Upgrading the resistance as your strength improves is one thing. But what about adding entirely new workout stations?
This isn’t an option for most home gyms, but some designs can be expanded. You could buy an upper body workout station, then add lower body and cable crossover stations in the future.
A lifetime warranty on parts and frame sets it ahead of other glideboard trainers. VigorFit Power Bands also provide over 18lbs of additional resistance (440 lbs total).
Weider Ultimate Body Works is limited to 50 lbs, created by the bands, so this is a noticeable improvement. Tougher resistance also helps prolong its life when you make future strength gains.
As for storage, the fold and roll-away process is like the Total Gym, but at a fraction of the cost.
The Total Gym is a glideboard trainer that relies on bodyweight and incline for resistance, similar to the Weider model.
However, the increased weight capacity and longer warranty are a big improvement. Total Gym XLS supports up to 400 lbs, with a 6-month warranty on parts and lifetime warranty on the frame.
Folded dimensions are also smaller than the Ultimate Body Works, as the main glide rail folds in half.
Being nearly fully assembled is a bonus, and attachment options let you expand on the 80+ exercises already available.
Easy to use and accessible for beginners, but the resistance may not prove challenging for serious strength training and bodybuilders.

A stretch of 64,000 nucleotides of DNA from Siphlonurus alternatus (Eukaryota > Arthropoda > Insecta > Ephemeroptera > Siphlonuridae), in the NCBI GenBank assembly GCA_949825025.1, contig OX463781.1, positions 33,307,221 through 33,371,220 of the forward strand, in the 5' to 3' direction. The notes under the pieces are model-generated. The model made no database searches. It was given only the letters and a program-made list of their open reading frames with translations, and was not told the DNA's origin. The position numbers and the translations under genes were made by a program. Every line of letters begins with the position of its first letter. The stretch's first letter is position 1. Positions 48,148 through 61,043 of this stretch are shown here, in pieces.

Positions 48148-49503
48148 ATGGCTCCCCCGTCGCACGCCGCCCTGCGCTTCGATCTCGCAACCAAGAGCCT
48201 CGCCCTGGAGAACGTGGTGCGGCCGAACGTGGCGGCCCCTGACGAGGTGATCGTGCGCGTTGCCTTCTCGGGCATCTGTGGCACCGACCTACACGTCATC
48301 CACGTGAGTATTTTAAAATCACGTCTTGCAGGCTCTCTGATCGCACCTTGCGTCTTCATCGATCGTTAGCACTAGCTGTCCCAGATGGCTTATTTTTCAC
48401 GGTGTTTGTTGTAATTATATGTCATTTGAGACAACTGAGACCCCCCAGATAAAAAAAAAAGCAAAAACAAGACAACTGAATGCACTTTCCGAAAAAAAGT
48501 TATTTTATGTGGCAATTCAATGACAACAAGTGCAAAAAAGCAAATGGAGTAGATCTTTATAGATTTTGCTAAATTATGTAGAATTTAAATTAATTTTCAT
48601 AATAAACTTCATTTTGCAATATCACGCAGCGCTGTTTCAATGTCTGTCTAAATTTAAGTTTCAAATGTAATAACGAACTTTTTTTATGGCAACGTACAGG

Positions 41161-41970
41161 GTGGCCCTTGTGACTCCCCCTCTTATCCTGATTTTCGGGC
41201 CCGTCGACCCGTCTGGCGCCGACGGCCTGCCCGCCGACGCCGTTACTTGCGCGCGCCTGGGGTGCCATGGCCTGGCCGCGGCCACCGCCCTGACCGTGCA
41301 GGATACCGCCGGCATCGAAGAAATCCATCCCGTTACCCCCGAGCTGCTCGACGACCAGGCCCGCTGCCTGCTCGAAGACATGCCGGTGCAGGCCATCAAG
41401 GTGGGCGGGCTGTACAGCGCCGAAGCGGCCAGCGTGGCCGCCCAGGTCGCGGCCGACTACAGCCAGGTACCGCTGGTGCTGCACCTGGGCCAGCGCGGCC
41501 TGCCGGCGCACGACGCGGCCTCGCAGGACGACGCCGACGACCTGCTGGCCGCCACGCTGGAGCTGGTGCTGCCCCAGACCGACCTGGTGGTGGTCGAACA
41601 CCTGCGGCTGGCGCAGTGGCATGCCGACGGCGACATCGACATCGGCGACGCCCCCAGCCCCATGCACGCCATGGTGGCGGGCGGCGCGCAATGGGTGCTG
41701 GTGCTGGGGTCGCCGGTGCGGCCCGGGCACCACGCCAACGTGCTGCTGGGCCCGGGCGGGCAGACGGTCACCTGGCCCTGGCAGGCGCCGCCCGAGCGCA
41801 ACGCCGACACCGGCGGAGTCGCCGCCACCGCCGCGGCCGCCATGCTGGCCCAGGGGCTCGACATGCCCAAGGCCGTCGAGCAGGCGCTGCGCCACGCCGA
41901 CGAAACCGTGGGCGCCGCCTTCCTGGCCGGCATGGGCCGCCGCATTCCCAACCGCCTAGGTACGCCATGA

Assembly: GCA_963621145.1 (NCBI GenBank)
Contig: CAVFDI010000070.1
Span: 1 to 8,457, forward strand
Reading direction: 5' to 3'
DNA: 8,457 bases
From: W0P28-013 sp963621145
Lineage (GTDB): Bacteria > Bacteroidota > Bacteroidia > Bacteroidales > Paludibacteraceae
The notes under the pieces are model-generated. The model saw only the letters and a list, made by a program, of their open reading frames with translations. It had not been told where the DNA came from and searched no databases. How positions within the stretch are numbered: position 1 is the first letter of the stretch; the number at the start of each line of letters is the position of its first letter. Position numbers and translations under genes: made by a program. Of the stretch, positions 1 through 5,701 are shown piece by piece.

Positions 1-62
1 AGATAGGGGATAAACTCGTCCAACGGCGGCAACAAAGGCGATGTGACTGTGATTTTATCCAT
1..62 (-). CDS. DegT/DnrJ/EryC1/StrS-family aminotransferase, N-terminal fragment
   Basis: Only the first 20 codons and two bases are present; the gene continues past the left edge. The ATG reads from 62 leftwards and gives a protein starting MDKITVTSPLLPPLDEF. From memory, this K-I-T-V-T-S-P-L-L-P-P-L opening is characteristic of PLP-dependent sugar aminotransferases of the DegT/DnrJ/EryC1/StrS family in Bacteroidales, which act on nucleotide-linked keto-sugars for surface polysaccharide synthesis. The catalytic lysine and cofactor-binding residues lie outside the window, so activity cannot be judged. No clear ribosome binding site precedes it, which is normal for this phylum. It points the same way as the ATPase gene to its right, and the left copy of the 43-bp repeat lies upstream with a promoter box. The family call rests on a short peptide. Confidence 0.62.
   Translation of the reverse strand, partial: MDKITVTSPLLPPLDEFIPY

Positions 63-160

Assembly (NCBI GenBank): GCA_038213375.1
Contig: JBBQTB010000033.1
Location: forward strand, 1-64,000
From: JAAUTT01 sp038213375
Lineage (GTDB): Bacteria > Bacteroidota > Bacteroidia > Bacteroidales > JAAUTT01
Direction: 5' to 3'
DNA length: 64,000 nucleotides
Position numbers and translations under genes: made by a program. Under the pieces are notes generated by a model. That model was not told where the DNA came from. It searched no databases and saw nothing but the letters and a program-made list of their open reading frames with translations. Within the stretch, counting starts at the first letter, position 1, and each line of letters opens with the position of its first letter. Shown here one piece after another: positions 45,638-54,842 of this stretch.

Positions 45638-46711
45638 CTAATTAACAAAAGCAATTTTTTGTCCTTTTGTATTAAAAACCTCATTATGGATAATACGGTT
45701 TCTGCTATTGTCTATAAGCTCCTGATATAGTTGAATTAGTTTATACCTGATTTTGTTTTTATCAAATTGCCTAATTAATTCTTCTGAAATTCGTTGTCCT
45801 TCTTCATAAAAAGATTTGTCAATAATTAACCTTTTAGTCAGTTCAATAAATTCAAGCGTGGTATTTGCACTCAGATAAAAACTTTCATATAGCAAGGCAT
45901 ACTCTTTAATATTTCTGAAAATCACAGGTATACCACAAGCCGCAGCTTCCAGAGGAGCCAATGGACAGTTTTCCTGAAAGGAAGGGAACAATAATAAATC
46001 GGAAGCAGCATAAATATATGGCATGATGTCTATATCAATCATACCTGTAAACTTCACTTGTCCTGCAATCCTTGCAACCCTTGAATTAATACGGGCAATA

Overall, the Total Gym XLS is the most compact system for home gyms. This is due to its small folded footprint and impressive frame strength.
However, the VigorFit would is our top choice for the best compact home gym. It has some significant improvements in the number of resistance levels, cushioning, and warranty coverage.
How we picked
Our original test stands. Photo: Ed Grabianowski
We wanted a Christmas tree stand that could serve two primary functions: Keep the tree standing upright, and keep it watered.
A good stand can hold the tree up and make it look straight, even if the tree itself is a bit crooked. To create stability, the stand needs a heavy base to lower the tree’s center of gravity and keep it balanced. For size, it should have an opening wide enough to accommodate a roughly 4- to 6-inch trunk diameter—that’s the ballpark thickness of your average Christmas tree, which has a height of or feet, according to the National Christmas Tree Association.